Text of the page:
Emerging Designer Tip: Pop Up Shops

Posted by: Rachel Iwaniec

I am a fan of love at first sight… you know, your eyes meet, there’s a moment of hesitation, you’ve spotted the love of your life.  It’s like that scene in the movies where you’re running through a field of daisies towards your soul mate. Maybe this isn’t how your shopping experience feels, but you get the gist. After waiting patiently, or as patiently as I can, for the newest shoe collections to move from the screen to the stores, I revel in that first encounter with that most perfect butch biker boot.  Nothing in my past can match it and I find myself unable to part with this flawless creation.


Today, people are taking advantage of the unprecedented access of e-commerce enterprisesOnline boutiques provide an effortless alternative to the search for the right (shoe) mate.  With a few details and a couple clicks, online browsers are presented with an index of items that might be a match.  Nothing is left to the imagination.  These e-commerce sites provide the item’s background, extended family, occupation, etc. But that’s not all these sites have to offer, one might be interested in pairing their selections with recommended items, or perhaps need affirmation in the form of stylist feedback.

screen shot of net-a-porter

So if finding your match can be this easy is the classic brick-and-mortar mode of selling even necessary?  The answer is yes, especially for emerging designers.  In fact, there needs to be a marriage between the online and offline spaces.  Even with the ever-expanding world of e-commerce, 80% of transactions still take place face-to-face – making it challenging still for emerging designers to win over their future (soul) mate.

Ipso-facto, the Pop-up store has become the healthy medium between the two spaces.  While you can meet your mate online, you also have the option to make an acquaintance with them in person.  Companies such as Ebay, Etsy, Moda Operandi and Net-a-Porter have taken to the ground for better consumer experience.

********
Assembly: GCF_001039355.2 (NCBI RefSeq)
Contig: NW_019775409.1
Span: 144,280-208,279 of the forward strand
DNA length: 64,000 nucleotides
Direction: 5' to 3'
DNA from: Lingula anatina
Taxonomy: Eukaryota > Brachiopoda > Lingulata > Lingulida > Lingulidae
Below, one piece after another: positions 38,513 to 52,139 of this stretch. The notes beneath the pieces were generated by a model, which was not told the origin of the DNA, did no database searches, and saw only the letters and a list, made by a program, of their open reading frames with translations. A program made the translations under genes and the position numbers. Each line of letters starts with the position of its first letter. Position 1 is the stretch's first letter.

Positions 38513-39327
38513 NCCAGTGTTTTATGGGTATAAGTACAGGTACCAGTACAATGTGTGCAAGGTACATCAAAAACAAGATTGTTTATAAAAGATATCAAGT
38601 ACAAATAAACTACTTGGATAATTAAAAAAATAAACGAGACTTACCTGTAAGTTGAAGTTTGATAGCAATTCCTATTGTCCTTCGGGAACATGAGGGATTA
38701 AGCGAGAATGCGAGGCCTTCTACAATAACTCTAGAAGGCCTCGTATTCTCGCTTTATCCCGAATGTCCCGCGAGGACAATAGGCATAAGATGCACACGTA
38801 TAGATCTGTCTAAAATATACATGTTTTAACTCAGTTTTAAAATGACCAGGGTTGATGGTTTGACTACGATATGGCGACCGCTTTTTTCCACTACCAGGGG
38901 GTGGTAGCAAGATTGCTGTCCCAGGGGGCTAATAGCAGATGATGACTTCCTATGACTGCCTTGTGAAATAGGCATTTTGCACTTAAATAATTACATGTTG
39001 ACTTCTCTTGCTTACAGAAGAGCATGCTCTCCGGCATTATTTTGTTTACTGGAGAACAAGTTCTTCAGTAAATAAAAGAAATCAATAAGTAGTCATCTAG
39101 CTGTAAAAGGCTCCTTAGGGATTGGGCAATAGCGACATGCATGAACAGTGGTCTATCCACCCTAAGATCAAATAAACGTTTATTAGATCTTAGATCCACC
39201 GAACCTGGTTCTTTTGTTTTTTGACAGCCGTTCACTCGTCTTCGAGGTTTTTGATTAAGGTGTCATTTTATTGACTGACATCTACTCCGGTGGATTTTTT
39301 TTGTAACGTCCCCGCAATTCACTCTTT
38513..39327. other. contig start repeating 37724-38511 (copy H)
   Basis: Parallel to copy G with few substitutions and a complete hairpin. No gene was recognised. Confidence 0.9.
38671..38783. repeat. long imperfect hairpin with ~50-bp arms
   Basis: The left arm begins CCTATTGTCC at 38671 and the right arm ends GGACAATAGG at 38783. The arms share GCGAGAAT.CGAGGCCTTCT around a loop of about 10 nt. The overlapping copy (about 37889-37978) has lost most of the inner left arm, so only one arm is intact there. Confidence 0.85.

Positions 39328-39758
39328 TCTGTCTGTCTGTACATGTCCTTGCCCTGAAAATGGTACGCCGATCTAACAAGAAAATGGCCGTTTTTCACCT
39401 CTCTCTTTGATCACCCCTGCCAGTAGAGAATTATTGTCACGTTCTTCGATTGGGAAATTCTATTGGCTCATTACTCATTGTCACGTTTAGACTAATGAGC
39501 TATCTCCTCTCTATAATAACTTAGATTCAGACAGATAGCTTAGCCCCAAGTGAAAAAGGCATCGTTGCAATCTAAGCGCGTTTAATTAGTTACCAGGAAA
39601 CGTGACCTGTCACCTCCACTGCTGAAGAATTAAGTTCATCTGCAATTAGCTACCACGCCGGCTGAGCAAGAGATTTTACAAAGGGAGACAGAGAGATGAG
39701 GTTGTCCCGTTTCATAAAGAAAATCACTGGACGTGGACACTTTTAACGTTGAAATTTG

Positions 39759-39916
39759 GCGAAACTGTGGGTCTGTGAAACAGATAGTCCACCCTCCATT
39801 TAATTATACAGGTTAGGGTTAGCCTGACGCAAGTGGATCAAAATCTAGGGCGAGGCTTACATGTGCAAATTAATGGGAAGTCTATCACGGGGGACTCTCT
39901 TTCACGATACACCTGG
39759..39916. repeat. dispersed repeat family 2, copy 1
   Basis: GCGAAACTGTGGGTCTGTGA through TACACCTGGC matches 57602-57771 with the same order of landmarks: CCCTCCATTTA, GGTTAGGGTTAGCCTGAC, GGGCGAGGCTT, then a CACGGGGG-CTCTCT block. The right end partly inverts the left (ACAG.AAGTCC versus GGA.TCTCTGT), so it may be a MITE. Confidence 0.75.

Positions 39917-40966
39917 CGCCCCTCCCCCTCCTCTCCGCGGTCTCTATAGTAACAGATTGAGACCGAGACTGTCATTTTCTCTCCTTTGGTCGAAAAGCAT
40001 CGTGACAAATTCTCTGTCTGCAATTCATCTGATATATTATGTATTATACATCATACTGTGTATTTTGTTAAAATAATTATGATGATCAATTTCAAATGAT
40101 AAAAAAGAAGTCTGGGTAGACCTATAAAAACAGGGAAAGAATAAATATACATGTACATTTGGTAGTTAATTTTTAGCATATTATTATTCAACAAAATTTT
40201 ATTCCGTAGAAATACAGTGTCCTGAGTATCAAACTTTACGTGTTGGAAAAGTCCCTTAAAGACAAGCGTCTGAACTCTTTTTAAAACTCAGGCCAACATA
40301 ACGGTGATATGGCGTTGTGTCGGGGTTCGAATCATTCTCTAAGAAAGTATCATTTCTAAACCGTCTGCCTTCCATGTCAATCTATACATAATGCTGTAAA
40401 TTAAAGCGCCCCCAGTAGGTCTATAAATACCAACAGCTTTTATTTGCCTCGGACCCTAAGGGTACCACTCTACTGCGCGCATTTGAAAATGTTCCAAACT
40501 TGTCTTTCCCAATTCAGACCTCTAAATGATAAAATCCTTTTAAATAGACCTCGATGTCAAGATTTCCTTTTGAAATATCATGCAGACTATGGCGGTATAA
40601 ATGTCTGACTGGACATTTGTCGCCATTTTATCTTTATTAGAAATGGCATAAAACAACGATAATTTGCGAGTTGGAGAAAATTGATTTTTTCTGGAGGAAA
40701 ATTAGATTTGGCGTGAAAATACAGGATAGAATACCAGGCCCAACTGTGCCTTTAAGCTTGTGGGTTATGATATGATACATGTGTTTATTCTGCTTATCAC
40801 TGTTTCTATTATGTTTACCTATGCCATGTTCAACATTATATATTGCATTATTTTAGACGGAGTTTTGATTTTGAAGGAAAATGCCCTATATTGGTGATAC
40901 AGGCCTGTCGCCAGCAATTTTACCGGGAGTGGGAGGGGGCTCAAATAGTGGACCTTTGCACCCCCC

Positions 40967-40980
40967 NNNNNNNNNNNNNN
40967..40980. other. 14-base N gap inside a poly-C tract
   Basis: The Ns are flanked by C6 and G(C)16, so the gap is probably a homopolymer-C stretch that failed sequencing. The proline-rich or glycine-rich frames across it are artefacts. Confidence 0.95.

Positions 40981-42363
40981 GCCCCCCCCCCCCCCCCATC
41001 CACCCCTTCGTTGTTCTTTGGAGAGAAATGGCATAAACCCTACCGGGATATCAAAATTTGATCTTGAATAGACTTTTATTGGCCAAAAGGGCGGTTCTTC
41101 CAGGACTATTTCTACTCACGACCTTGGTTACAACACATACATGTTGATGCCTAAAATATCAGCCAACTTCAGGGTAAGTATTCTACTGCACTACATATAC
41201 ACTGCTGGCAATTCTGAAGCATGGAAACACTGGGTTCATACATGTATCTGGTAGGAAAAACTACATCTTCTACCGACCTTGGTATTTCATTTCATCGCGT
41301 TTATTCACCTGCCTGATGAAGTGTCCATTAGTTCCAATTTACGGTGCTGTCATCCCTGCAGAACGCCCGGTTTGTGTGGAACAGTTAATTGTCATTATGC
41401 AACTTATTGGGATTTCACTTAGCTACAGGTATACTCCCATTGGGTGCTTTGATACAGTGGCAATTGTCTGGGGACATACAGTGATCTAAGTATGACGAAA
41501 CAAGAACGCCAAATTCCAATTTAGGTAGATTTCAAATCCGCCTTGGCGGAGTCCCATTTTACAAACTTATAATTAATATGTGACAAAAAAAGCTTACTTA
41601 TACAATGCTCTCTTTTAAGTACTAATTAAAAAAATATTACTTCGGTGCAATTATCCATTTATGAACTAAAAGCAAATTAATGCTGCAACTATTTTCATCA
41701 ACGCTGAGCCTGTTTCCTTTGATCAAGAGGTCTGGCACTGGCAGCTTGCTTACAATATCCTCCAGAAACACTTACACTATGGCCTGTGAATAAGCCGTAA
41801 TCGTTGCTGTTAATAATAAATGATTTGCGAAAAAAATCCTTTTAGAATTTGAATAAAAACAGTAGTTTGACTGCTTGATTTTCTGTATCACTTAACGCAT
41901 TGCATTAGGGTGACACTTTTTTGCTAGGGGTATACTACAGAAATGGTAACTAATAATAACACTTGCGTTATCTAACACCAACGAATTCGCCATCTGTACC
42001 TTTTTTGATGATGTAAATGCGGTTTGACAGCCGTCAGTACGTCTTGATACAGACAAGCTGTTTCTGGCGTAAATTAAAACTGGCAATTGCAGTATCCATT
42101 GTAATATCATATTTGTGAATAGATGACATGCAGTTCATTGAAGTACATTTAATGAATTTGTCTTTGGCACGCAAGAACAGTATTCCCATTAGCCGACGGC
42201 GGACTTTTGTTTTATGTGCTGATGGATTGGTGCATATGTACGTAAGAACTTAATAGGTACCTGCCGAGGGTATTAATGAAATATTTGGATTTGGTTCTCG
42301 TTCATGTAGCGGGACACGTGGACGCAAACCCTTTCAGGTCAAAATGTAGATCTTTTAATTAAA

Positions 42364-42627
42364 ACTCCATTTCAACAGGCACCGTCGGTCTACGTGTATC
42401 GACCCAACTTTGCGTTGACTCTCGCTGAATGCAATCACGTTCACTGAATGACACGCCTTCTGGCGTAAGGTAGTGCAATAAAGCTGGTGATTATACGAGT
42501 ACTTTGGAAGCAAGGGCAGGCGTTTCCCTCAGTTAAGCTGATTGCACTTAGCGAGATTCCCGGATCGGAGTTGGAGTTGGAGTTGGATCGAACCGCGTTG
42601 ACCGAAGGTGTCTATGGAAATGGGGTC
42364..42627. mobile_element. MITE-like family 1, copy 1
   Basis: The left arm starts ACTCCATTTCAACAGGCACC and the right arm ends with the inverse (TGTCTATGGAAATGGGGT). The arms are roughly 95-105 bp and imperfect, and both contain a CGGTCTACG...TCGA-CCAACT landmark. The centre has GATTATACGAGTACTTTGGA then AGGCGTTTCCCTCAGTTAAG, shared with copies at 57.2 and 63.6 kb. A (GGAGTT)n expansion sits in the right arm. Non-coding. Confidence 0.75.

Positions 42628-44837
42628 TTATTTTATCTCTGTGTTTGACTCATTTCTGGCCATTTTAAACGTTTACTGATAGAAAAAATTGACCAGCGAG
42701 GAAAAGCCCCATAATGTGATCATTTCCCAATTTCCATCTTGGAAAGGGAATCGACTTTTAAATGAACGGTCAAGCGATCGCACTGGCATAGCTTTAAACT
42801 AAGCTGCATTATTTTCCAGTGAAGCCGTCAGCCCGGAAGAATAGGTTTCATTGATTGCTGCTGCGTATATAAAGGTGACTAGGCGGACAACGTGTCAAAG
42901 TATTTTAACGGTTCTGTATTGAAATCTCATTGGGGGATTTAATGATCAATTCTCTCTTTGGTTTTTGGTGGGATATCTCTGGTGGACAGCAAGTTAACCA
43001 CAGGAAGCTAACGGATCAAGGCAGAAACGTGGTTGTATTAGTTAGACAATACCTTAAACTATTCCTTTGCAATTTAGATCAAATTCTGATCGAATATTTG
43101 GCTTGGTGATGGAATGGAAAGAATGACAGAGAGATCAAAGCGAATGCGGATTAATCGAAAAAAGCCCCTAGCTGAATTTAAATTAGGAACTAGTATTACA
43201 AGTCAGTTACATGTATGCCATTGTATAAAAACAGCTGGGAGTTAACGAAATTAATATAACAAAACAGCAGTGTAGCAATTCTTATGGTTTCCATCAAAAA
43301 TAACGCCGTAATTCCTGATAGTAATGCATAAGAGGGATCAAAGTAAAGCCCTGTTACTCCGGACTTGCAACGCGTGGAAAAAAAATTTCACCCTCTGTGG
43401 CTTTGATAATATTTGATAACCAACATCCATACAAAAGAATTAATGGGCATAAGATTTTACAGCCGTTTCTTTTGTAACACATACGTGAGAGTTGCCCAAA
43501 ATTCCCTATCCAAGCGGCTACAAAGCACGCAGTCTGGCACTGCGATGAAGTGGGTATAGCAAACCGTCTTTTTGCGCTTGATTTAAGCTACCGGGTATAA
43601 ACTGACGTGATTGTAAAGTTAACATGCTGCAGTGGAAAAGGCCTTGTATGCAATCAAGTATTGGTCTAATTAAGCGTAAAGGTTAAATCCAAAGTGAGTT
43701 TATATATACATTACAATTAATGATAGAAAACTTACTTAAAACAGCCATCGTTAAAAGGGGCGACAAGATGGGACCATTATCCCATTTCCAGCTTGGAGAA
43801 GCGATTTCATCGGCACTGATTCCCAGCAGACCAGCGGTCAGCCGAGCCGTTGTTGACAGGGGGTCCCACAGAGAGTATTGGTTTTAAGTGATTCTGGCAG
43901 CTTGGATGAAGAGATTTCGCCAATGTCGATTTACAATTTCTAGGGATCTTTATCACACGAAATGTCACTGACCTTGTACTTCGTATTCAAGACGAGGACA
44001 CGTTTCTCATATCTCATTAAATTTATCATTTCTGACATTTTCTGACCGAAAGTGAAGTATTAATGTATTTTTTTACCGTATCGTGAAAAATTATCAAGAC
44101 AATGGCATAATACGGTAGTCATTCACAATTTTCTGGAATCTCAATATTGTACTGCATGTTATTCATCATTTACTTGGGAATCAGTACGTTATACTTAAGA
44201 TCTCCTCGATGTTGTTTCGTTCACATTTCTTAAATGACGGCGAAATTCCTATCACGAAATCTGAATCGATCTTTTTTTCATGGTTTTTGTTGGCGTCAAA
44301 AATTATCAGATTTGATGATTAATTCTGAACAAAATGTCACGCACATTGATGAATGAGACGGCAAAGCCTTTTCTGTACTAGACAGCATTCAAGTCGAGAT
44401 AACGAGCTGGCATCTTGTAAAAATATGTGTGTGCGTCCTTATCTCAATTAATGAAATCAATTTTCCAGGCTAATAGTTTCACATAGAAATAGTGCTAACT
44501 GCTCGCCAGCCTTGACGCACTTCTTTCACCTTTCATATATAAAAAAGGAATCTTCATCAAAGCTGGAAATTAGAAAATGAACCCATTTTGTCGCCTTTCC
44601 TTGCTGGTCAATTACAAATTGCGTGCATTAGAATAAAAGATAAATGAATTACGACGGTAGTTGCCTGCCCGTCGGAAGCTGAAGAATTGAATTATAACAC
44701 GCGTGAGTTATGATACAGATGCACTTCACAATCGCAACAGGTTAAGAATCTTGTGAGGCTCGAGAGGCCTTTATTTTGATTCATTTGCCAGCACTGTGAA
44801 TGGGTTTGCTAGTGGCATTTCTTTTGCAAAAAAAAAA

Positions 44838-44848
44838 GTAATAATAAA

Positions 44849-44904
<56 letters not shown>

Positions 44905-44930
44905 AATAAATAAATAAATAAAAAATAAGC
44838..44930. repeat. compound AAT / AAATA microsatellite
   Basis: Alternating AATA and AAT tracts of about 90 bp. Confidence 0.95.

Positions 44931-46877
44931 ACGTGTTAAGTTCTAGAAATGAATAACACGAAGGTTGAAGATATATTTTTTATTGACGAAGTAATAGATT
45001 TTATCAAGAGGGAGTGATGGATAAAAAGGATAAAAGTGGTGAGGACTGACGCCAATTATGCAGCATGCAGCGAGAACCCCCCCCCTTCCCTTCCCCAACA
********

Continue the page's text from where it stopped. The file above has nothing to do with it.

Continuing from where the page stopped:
A recent example of pop-up shopping happened last week in sunny and fashion forward Barcelona. In support of Fashion Week, 080 Barcelona implemented the low-risk, low-cost ethos of the pop-up shop concept for emerging designers. Displayed in what seemed like Gaudi’s interpretation of a forest, each designer displayed his or her designs on branch-like structures that enveloped the space.

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Shoe designer, Eva Maria Bazan provided her account of the benefits of having the opportunity to capitalize on the pop-up shop movement.


Eva has an online store where she offers her label Eva Vs Maria. However she also regularly participates in offline events around Barcelona. As a shoe designer, Eva argues that these types of events are necessary not just for networking and sales but also to enable the consumer to try on and see the quality of her product. It is the consumer reach of the online space and the intra-personal experience of the offline setting that must be incorporated into the superior method of providing consumers with the right conditions for finding his or her mate. Both the enterprise and the consumer can’t loose with a combination of virtual and carnal encounters.

Among the emerging designers showcased…

Beatriz Parras, Barcelona based owner and designer of hair accessories, Secretos de Alcoba.


Condesita (established in 2009) creates original handbags, where design, prints and images form the main look of the bag.


Lubochka (established in 2009) is a handbags and leather accessories brand. Inspiration comes from the creative concerns of the Russian artisan designer Olga Dubovik.


Gioia Maini’s collections’ heavy industrial look came from the combination between images of wasted cars and photographs of her mom, Diana , from the 70’s.


Ativ by Vita, (established in 2009) are the creative ideas of Tania Muñoz Garcia from Barcelona and Mirko Gardella from Italy, focusing mainly on their unisex bags.


De Flores y Floreros  presents a unique design in each and every shoe.


A unión between art and fashion can be seen in Marina Graeuille designs as she uses macramé and micro-macrame, a technique she has been using for 8 years.



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